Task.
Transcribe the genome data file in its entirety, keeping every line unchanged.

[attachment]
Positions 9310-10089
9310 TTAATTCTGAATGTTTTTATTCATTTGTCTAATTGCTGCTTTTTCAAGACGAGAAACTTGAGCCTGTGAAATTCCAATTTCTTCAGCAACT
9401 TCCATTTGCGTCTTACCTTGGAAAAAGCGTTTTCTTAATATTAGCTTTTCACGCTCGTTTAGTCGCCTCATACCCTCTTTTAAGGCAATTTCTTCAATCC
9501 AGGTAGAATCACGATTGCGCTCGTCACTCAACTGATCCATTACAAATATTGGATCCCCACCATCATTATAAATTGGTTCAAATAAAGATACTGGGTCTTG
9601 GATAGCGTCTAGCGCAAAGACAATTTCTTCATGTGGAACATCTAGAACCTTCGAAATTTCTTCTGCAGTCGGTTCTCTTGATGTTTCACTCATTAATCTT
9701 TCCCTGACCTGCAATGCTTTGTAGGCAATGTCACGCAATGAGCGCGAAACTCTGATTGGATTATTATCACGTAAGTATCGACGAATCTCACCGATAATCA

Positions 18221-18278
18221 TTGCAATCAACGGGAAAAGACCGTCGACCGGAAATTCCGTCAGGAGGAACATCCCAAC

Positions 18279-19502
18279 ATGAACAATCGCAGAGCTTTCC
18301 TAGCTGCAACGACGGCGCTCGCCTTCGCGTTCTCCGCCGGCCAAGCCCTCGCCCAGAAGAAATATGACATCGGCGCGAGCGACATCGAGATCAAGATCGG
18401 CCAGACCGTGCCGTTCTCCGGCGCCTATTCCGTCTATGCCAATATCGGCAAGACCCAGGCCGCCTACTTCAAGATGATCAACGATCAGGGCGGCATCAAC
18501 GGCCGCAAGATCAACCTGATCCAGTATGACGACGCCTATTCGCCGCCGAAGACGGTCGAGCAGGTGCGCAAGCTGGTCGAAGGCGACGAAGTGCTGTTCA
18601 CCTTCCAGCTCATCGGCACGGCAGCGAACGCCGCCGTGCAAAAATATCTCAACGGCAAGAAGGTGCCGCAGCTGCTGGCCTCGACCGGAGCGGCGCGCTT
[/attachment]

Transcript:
Positions 9310-10089
9310 TTAATTCTGAATGTTTTTATTCATTTGTCTAATTGCTGCTTTTTCAAGACGAGAAACTTGAGCCTGTGAAATTCCAATTTCTTCAGCAACT
9401 TCCATTTGCGTCTTACCTTGGAAAAAGCGTTTTCTTAATATTAGCTTTTCACGCTCGTTTAGTCGCCTCATACCCTCTTTTAAGGCAATTTCTTCAATCC
9501 AGGTAGAATCACGATTGCGCTCGTCACTCAACTGATCCATTACAAATATTGGATCCCCACCATCATTATAAATTGGTTCAAATAAAGATACTGGGTCTTG
9601 GATAGCGTCTAGCGCAAAGACAATTTCTTCATGTGGAACATCTAGAACCTTCGAAATTTCTTCTGCAGTCGGTTCTCTTGATGTTTCACTCATTAATCTT
9701 TCCCTGACCTGCAATGCTTTGTAGGCAATGTCACGCAATGAGCGCGAAACTCTGATTGGATTATTATCACGTAAGTATCGACGAATCTCACCGATAATCA

Positions 18221-18278
18221 TTGCAATCAACGGGAAAAGACCGTCGACCGGAAATTCCGTCAGGAGGAACATCCCAAC

Positions 18279-19502
18279 ATGAACAATCGCAGAGCTTTCC
18301 TAGCTGCAACGACGGCGCTCGCCTTCGCGTTCTCCGCCGGCCAAGCCCTCGCCCAGAAGAAATATGACATCGGCGCGAGCGACATCGAGATCAAGATCGG
18401 CCAGACCGTGCCGTTCTCCGGCGCCTATTCCGTCTATGCCAATATCGGCAAGACCCAGGCCGCCTACTTCAAGATGATCAACGATCAGGGCGGCATCAAC
18501 GGCCGCAAGATCAACCTGATCCAGTATGACGACGCCTATTCGCCGCCGAAGACGGTCGAGCAGGTGCGCAAGCTGGTCGAAGGCGACGAAGTGCTGTTCA
18601 CCTTCCAGCTCATCGGCACGGCAGCGAACGCCGCCGTGCAAAAATATCTCAACGGCAAGAAGGTGCCGCAGCTGCTGGCCTCGACCGGAGCGGCGCGCTT